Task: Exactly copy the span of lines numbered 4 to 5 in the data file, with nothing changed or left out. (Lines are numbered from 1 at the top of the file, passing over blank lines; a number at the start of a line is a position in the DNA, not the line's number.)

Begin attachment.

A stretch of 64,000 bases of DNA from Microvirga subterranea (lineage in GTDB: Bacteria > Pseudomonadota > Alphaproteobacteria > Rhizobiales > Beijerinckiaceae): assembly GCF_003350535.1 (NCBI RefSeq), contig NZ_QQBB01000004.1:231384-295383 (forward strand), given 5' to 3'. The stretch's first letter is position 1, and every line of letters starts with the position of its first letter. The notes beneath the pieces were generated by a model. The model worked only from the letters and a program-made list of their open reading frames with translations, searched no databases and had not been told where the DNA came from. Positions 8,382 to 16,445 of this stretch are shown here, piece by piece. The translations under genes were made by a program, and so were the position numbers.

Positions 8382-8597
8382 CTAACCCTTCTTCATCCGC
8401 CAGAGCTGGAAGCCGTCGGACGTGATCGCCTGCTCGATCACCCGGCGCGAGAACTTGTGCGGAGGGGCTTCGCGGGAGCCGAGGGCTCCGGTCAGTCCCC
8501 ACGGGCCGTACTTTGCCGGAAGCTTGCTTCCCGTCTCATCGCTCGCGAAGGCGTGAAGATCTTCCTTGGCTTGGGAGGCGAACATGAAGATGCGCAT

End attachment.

8401 CAGAGCTGGAAGCCGTCGGACGTGATCGCCTGCTCGATCACCCGGCGCGAGAACTTGTGCGGAGGGGCTTCGCGGGAGCCGAGGGCTCCGGTCAGTCCCC
8501 ACGGGCCGTACTTTGCCGGAAGCTTGCTTCCCGTCTCATCGCTCGCGAAGGCGTGAAGATCTTCCTTGGCTTGGGAGGCGAACATGAAGATGCGCAT